A Defender account of Bush’s Sept. 20, 1984 visit, this time as vice president and with his wife, Barbara, was headlined “A splendid little visit,” and noted how Bush “spoke to approximately 340 students in McCarthy Arts Center ... In a speech that was billed as non-political … Bush took the opportunity to present his party’s platform and emphasize the distinct difference between the two parties campaigning for the November election. More than 500 students lined up in front of the Arts Center to see Bush … [and] many of them were there more than two hours before the Vice President was scheduled to speak.” The story mentions that security this time included a helicopter overhead and many secret service agents everywhere. It states that Bush got a standing ovation before and after his talk, and how the vice president fielded questions from students for 20 minutes after his remarks on topics from Latin America to international terrorism.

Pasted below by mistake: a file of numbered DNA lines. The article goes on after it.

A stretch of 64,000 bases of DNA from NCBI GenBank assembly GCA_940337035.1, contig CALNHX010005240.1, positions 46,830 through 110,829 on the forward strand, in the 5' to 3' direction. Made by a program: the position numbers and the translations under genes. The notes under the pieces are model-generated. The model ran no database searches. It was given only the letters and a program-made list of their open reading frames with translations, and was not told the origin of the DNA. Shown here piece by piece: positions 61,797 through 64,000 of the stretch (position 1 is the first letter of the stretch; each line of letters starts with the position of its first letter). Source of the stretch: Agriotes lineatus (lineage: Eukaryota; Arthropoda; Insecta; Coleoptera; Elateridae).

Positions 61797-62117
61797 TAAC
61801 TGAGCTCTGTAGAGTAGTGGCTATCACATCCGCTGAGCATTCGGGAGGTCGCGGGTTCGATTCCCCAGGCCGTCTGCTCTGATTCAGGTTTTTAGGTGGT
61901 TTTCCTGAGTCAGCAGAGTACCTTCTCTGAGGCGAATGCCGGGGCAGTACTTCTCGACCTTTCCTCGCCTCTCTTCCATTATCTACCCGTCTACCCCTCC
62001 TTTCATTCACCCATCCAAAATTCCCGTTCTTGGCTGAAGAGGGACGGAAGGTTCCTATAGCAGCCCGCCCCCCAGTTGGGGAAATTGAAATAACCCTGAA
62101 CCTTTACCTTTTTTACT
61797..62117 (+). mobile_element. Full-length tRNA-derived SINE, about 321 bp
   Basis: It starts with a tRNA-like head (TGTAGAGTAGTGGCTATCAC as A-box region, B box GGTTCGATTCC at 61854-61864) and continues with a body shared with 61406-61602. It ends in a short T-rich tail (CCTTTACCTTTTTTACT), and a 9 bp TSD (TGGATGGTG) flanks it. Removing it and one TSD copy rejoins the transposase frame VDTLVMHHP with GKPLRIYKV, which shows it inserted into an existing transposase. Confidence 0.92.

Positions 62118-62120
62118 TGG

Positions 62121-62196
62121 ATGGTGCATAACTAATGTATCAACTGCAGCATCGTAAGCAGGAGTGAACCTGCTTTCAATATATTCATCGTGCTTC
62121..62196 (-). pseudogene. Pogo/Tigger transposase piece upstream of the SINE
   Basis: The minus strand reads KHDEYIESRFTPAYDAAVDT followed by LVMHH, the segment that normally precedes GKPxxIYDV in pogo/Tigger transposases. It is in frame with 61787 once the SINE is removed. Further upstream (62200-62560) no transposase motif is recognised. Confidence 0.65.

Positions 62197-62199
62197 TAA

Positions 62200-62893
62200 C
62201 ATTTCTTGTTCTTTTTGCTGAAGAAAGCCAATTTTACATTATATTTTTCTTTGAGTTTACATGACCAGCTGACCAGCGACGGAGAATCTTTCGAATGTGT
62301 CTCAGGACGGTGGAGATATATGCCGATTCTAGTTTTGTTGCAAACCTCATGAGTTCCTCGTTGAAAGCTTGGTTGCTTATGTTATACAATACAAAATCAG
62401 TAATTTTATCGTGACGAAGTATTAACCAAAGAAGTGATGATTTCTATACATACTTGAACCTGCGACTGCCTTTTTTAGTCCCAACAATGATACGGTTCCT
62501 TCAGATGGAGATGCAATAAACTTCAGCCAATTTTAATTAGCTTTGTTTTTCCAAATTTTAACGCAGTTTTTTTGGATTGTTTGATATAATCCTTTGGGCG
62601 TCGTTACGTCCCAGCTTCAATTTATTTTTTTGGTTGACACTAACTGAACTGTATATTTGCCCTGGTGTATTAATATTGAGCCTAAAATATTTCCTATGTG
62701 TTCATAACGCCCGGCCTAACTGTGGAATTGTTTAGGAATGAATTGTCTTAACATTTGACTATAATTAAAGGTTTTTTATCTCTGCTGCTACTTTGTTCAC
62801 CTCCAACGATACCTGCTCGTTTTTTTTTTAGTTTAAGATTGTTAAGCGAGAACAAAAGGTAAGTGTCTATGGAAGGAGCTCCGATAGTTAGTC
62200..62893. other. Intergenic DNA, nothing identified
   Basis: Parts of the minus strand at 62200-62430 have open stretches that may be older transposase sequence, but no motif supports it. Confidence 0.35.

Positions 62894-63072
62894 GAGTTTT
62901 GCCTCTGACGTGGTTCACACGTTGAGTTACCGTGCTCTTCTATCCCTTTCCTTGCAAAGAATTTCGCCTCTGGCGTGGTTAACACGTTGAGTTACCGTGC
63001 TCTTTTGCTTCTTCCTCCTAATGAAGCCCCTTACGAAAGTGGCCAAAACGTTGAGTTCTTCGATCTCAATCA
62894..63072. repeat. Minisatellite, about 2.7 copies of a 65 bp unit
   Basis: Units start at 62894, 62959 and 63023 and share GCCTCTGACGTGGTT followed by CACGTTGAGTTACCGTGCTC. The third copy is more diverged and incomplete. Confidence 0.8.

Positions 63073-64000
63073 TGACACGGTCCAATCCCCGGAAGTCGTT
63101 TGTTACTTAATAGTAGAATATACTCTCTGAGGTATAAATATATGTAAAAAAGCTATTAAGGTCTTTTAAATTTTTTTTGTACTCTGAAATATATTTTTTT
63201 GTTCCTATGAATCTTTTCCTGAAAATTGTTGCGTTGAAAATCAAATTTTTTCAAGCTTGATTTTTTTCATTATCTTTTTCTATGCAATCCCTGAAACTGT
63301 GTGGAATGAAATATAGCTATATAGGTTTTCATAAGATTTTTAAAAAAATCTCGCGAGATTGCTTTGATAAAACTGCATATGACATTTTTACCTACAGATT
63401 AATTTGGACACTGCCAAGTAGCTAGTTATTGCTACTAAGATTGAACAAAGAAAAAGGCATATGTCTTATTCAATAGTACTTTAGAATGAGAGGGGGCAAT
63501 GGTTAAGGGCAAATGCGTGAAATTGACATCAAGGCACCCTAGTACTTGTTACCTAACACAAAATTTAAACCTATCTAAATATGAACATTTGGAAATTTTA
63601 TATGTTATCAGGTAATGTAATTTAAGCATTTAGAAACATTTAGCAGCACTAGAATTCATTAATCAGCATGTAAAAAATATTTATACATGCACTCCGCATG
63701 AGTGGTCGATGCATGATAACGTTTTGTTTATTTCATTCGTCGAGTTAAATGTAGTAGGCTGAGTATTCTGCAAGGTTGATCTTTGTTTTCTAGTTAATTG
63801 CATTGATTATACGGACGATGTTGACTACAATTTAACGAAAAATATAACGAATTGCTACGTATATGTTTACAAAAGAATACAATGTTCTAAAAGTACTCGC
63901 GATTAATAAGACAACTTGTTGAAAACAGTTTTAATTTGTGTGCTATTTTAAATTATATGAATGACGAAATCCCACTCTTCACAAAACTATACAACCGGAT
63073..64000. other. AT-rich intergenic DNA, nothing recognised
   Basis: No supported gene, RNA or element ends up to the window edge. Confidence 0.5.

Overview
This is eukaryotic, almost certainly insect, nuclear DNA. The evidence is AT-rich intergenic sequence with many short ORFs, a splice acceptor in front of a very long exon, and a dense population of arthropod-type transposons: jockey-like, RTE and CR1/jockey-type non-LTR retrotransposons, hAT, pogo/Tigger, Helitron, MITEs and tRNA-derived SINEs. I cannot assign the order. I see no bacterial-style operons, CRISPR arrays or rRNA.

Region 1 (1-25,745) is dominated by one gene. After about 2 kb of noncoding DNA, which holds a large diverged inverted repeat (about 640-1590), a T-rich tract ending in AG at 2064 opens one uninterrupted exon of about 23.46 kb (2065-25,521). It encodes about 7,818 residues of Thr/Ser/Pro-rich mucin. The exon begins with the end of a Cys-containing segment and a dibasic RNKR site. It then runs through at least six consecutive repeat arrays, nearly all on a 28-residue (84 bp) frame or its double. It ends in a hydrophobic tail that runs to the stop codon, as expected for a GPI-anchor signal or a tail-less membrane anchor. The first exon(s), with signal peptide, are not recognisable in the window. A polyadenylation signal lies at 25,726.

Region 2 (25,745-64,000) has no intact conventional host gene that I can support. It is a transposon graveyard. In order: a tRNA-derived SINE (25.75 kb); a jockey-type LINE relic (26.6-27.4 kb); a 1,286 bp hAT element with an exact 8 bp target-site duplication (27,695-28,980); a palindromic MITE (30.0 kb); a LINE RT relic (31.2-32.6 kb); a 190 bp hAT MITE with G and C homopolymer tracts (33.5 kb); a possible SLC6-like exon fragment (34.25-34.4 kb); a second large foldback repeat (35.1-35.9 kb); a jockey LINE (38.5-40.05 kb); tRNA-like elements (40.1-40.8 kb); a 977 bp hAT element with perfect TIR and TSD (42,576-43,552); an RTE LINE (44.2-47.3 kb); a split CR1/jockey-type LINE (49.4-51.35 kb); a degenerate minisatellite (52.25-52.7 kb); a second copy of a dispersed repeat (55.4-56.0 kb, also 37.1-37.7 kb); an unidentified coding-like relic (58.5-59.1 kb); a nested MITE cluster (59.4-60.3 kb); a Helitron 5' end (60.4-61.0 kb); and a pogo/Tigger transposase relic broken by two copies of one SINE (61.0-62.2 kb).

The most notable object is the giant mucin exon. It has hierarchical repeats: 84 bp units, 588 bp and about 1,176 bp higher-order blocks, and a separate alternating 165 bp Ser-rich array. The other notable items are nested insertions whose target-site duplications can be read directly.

Lindau’s campus newsletter account of that 1984 vice presidential visit further notes, “Bush’s 40-minute appearance was almost secondary to the fanfare surrounding the visit. National media reports on the stop called Bush’s remarks the standard upbeat, Republican message about pride in our country, strength in the economy and good times in America again.” Her report tells how student Joe Viger ’85 asked the first question during Q&A about the deficit and how it might affect his generation --and that student Vinnie D’Angelo “presented the vice president with a Saint Michael’s sweatshirt and Mrs. Bush with an SMC-inscribed vase.”
“Not 45 minutes after they had arrived the Bush entourage was headed for the next stop on their campaign tour,” the story concludes.
A Point of Light
Several years later, Bush had been elected president, and in 1990 in a source of great pride for the campus community came this press release account of an honor for a signature Saint Michael’s program through his administration: